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No apology, no supplies, Gen Kayani tells Allen

ISLAMABAD – The ongoing spate of tension between Pakistan and the United States over Nato supplies resumption might not see an immediate diffusion with no headway to this effect been made during a meeting between two top military commanders yesterday (Wednesday).
“No apology, no supplies,” was the military’s perspective during the said meeting as described by the officials at a classified organisation. Commander International Security Assistance Force (ISAF) General Allen arrived in Rawalpindi on Wednesday to meet Pakistan’s Army Chief General Ashfaq Parvez Kayani on the pretext of discussing border coordination.
The meeting, which, according to informed officials, largely discussed the deadlock over the restoration of Nato supplies as well as recurrence of cross-border incursions from Afghan side, remained inconclusive on the former issue, following reiteration from Pakistani side of demand for a formal apology from Washington over last year’s Salala incident.
According to the reported details, General Allen Wednesday landed at Chaklala Base, Rawalpindi at around 4:30pm. He proceeded to the US Embassy in Islamabad and met with the senior officials of the Office of Defence Representative to Pakistan (ODR-P) and the US Embassy’s Defence Attache Office (DAO) before meeting with General Kayani at General Headquarters (GHQ) in Rawalpindi.
Apart from contentious issues, the two generals also discussed the working of Border Coordination Committee (BCC) that administers the Border Coordination Centres set up across Fata and jointly monitored by Pakistan Army, Nato-led Isaf and Afghan National Army. Continuing the enhanced coordination between the Liaison Officers (LOs), Patrolling Officers (POs) and Border Coordinates (BCs) of the three sides to eliminate cross-border incursions was agreed upon. However, any progress on breaking the impasse over Nato supplies was reported to have remained stalled.
In addition, deadly skirmishes between regular Pakistan Army troops, Frontier Corps (FC) and Afghan militants were reported last week in Upper and Lower Dir. Continued from Friday to Sunday, the incursions cost Pakistan the lives of its 13 men, while 14 alleged miscreants were also killed in the fighting.
Gen Allen, officials said, informed Gen Kayani of having launched an investigation into the Dir skirmishes, to be probed by Isaf’s internal intelligence. Besides, the Isaf commander is said to have formally assured his Pakistani counterpart that military offensive against miscreants in Kunar and Nuristan province would be scaled up with relevant updates to be shared with Pakistan regularly.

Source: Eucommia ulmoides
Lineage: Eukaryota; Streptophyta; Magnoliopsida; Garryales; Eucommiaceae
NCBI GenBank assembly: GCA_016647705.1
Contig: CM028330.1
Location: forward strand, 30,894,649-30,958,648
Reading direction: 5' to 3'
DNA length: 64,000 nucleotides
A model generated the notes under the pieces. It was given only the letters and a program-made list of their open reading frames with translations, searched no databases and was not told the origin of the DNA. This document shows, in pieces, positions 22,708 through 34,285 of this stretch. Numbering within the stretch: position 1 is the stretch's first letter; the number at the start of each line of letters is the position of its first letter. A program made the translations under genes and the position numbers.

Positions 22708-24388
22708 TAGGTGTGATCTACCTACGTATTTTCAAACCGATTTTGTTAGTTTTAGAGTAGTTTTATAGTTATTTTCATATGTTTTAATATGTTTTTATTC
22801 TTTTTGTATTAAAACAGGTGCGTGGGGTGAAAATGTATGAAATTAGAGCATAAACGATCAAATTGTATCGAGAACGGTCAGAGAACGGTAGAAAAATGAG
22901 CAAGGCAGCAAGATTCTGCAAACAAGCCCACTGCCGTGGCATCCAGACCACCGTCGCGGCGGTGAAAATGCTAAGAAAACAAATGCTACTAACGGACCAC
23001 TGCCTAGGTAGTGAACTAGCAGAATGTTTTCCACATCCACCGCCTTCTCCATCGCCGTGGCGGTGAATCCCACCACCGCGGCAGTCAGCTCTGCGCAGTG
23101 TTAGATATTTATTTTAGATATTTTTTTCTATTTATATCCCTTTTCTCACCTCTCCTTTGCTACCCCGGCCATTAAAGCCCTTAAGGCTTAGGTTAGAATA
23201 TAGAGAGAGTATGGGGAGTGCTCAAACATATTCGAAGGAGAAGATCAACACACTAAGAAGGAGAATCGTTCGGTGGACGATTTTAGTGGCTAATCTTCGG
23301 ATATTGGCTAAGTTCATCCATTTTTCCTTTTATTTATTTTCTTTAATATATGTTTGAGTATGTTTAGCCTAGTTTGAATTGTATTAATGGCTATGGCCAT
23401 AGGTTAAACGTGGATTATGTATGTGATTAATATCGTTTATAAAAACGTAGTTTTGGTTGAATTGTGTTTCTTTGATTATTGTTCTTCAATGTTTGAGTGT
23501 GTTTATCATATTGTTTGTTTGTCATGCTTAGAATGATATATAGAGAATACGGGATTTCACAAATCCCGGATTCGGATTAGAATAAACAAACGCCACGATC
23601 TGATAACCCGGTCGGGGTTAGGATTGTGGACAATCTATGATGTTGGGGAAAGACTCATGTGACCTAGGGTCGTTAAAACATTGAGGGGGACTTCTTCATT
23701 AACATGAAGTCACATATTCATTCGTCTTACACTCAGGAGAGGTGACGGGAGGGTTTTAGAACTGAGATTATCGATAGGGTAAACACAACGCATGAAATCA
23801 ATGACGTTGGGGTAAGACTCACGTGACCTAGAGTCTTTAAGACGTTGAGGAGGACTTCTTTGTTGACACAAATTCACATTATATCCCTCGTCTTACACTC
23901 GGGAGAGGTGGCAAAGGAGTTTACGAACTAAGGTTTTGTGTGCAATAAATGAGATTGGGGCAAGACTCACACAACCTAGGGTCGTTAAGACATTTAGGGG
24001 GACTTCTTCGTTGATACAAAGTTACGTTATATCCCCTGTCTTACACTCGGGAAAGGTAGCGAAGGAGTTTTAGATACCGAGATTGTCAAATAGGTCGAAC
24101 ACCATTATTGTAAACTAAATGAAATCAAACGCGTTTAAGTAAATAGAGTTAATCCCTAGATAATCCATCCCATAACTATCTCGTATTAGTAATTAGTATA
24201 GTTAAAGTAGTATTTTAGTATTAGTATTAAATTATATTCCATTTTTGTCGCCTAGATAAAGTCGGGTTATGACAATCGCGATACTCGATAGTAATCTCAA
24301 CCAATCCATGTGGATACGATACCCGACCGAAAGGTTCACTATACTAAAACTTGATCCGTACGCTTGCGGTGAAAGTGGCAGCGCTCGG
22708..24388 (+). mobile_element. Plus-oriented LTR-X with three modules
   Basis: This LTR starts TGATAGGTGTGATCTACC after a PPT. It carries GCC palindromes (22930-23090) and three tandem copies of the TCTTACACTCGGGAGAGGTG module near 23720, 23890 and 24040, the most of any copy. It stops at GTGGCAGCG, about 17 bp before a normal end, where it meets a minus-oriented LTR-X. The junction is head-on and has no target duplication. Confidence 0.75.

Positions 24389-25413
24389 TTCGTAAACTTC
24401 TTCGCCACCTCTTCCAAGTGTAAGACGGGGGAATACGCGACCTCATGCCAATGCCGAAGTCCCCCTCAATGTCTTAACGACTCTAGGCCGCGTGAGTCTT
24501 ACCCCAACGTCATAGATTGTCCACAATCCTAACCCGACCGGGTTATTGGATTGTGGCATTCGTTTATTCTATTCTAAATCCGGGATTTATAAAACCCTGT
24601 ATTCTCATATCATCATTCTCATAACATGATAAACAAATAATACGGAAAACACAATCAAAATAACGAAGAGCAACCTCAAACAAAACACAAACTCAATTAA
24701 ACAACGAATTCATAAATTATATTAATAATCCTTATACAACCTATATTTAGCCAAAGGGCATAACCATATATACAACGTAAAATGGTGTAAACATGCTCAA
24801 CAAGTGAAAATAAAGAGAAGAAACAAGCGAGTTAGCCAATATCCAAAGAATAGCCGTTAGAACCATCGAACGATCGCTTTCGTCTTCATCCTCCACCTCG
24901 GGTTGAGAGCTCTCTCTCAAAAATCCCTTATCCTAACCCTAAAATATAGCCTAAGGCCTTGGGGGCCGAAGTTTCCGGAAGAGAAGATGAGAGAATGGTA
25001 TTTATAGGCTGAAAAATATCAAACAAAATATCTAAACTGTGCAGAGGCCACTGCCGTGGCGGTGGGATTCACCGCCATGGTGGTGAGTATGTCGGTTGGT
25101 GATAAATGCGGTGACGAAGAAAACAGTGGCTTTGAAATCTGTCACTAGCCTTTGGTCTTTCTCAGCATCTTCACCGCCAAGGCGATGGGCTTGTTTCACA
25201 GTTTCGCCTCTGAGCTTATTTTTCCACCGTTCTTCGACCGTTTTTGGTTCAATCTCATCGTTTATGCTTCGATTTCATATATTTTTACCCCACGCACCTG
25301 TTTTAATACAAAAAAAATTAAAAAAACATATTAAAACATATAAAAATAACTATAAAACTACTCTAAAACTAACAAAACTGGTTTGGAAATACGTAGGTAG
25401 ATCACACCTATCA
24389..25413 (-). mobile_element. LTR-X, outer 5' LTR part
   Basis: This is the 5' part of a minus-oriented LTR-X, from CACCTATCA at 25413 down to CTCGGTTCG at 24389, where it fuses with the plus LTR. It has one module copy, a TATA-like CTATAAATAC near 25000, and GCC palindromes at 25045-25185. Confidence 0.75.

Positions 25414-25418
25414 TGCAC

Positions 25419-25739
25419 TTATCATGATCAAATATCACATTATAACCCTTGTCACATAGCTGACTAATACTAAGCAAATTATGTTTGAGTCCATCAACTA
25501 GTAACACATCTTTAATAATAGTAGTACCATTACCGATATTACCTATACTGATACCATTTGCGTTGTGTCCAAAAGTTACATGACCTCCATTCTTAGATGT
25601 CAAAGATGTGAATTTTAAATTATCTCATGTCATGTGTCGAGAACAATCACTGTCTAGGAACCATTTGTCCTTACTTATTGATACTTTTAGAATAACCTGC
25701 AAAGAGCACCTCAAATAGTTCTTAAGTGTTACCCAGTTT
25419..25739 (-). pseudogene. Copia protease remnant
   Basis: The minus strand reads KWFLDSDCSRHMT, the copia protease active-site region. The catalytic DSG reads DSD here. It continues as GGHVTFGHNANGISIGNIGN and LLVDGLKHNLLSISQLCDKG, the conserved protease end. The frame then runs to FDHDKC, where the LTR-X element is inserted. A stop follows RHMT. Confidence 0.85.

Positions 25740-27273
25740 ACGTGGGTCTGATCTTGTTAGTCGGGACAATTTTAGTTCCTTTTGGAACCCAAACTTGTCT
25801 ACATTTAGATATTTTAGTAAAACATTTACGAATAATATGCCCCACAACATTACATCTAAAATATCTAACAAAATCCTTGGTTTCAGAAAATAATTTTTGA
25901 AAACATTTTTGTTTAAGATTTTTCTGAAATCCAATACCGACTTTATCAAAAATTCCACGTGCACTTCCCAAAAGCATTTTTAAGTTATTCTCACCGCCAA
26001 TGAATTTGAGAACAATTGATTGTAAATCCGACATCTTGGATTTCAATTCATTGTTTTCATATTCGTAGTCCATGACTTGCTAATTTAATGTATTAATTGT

Last month when reports of resumption of Nato supplies ahead of Chicago summit had surfaced, The Nation had reported that Pakistan and Western military commanders had failed to make headway on crucial contentious issues, particularly the resumption of Nato supplies. This was printed on May 13 in the story “Generals fail to untie key knots at tripartite forum.” The Isaf delegation headed by General John Allen and accompanied by its Afghan military counterparts had arrived in Pakistan on May 12 in connection with Tripartite Commission meeting but had mainly discussed restoring Nato supplies. Purportedly, the Western commanders had ‘warned’ Islamabad then to face ‘other set of options’ in case Nato supplies were not resumed.
Earlier in February, the commanders from Pakistan, Afghanistan and Western military alliance had met in Torkham to discuss border coordination. General Kayani had not attended the meeting while Director General Military Operations (MO) Major General Ishfaq Nadeem had led Pakistani delegation.
Pakistan’s military is said to have conveyed its acceptance to an apology from Nato if Washington was not willing to tender one. Both the sides looked to have been nearing a settlement till last week before the US Secretary of Defence Leon Panetta ruled out the possibility of apologising over Salala attack in an interview with Reuters. Credible defence quarters in Islamabad were unanimous in contending that the US apology was forthcoming.
In an informal interaction with journalists some days back, Senate Standing Committee on Defence and Defence Production Chairman Mushahid Hussain Sayed believed Washington was left with no option but to offer an apology over Salala episode. “Apology is the only issue that matters now. Other issues are settled,” he had said, hoping that the US would tender one soon.

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